Catastrophic brain injuries can result in life-changing consequences, often requiring significant care and life adjustments. If a person’s brain injury has resulted from medical malpractice, the patient may be entitled to compensation that will help them and their families manage the life-long care that is often necessary. We’ve compiled a closer look at common malpractice errors that lead to brain damage so you can consider whether you would like to consult with an experienced brain damage medical malpractice attorney. .
What Causes Brain Damage from Medical Malpractice?
We trust medical professionals to make the best decisions for our care and, when it comes to our brains, we don’t want that trust abused by decisions that worsen our suffering. Any instance of brain damage is tragic, but that is especially true when it results from an avoidable medical error, which happens far too often. Brain damage that results in a malpractice lawsuit may result from:
- Delayed or misdiagnosis of infection or stroke
- Delayed CPR or failure to recognize respiratory arrest resulting in hypoxia
- Incorrect insertion of intubation tubes
- Negligent management of labor and delivery resulting in birth injuries
- Mismanaged or incorrect anesthesia procedures, during even routine surgery
- Faulty dispensation or prescription medication errors
- Improper care during surgery, resulting in brain surgery malpractice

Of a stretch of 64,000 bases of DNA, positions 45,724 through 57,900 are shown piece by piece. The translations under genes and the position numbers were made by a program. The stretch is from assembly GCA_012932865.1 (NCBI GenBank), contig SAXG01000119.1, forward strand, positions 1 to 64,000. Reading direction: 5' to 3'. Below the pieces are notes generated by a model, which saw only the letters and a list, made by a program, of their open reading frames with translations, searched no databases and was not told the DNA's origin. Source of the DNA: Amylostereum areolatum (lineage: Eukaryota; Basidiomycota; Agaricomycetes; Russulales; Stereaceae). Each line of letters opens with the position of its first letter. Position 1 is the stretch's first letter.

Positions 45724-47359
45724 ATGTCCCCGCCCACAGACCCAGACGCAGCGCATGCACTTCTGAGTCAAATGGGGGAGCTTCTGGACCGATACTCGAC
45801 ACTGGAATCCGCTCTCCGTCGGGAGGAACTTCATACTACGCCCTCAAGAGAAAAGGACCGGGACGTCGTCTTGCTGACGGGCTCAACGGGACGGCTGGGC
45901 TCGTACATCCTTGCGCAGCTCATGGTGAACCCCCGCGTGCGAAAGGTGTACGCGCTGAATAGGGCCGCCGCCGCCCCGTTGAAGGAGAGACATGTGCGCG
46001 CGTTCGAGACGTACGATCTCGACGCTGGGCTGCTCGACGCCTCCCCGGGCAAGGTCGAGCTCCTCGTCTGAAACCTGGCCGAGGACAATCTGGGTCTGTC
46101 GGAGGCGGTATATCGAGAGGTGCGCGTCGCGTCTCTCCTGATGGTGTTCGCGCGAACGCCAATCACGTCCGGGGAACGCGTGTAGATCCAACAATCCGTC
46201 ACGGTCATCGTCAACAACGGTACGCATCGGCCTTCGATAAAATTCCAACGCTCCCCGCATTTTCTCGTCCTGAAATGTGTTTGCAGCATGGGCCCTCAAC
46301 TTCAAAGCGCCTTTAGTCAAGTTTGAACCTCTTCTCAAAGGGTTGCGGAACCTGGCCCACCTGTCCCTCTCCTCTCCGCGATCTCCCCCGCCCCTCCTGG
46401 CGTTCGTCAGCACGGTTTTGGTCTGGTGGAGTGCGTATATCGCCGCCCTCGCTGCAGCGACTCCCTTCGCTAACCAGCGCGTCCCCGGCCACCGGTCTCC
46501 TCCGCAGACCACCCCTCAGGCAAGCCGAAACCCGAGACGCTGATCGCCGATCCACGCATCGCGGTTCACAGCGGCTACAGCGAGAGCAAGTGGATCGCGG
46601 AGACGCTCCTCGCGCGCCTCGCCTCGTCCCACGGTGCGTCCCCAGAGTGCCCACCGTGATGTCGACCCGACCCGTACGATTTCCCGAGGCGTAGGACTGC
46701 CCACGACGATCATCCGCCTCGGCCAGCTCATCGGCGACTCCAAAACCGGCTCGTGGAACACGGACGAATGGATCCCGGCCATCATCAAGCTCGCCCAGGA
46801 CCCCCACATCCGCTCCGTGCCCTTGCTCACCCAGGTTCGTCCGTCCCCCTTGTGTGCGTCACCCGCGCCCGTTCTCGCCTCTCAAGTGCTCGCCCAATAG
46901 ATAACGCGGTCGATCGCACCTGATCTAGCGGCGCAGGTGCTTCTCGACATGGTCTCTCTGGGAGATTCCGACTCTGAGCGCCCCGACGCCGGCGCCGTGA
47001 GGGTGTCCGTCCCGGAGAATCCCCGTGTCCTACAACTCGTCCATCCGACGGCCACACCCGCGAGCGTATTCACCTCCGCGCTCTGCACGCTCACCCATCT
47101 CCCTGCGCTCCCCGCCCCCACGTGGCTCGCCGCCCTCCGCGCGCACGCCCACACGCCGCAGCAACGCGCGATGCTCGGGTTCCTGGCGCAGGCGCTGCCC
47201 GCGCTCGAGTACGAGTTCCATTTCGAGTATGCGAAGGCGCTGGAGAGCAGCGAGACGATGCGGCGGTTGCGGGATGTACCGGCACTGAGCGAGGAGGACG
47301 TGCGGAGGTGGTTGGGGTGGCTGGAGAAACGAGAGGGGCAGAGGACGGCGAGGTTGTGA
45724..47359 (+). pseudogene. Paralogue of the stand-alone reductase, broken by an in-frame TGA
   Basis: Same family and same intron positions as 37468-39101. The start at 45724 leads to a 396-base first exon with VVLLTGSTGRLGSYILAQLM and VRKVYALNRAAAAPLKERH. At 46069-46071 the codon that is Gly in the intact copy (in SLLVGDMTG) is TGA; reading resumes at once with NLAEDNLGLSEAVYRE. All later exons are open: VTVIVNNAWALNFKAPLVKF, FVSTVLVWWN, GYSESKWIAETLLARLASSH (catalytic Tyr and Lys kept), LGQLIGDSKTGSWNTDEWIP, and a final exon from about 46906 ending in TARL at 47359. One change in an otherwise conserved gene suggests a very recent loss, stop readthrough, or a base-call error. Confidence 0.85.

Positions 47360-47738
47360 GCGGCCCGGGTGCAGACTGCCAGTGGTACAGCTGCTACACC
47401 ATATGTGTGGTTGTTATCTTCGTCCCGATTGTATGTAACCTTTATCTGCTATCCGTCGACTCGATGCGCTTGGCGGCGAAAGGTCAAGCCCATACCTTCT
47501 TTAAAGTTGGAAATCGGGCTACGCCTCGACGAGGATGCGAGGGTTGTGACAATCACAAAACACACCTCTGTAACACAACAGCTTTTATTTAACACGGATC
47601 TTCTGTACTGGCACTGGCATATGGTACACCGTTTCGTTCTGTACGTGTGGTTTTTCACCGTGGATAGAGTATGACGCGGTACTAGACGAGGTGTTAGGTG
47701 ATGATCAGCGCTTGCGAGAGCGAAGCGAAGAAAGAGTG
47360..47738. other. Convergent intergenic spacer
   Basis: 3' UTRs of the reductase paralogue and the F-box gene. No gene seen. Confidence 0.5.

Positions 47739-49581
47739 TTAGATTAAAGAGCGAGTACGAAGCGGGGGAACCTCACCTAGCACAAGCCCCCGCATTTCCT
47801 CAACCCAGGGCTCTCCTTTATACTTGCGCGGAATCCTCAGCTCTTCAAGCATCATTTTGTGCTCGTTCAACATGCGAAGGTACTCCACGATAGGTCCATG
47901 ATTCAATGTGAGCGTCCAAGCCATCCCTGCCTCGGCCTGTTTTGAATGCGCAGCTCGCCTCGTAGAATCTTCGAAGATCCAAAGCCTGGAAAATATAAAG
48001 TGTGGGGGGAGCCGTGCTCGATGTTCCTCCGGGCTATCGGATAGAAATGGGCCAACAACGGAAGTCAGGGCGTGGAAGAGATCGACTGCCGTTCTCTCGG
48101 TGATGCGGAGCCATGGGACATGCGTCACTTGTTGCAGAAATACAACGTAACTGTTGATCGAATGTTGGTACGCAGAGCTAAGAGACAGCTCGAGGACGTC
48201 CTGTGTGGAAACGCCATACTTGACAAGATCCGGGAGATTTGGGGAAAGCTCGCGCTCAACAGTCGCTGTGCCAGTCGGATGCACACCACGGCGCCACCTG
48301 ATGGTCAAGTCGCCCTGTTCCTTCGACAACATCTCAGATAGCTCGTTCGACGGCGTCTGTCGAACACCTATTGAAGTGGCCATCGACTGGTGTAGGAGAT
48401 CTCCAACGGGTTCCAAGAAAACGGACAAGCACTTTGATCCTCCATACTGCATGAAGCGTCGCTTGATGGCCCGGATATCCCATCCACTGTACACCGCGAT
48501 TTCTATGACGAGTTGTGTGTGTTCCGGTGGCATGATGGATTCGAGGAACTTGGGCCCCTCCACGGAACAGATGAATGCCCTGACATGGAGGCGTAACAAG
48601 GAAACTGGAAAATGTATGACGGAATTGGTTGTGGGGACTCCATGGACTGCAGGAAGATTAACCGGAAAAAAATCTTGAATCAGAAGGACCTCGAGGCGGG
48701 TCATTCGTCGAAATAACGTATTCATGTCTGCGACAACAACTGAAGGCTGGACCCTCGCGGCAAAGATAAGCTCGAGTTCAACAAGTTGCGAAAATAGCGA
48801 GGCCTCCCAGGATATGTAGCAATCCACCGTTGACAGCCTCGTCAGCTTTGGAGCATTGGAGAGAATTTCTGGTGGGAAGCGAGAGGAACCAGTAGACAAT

If you or a loved one is experiencing symptoms that you believe are the result of preventable brain damage caused by medical negligence, life has almost certainly become more challenging. Even if you are uncertain whether you have grounds for a malpractice lawsuit, an experienced attorney can help you better understand your options.
Malpractice attorneys will be able to obtain your medical records in order to get a better idea of your situation and whether you are eligible for compensation. With an experienced team in your corner assessing the events of your or your loved one’s brain damage medical malpractice case, you will be more equipped to move forward if you do have a case.
What Do You Need to Prove in a Brain Damage Malpractice Case?
To prove that brain damage qualifies as a medical malpractice case, you must first consider if your situation meets a few basic criteria for malpractice overall.
- Duty of care. The healthcare provider in question was responsible for providing the expected standard of care for the injured party.
- Violation of standard of care. The healthcare provider did not act as a reasonably prudent healthcare provider would act under the same or similar circumstances.
- Causation. That violation of care—negligence—resulted in injury.
- Damages. The injury has resulted in economic and even noneconomic damages, such as medical bills, lost wages, and pain and suffering.
In order to prove the standard of care was violated and that those violations resulted in injury, your lawyer will call on expert medical witnesses to testify to what any reasonable, trained medical professional would have done under the same circumstances. When the evidence is compelling enough to demonstrate that your care was negligent, careless, or even reckless, you may be able recover money damages from a verdict or settlement.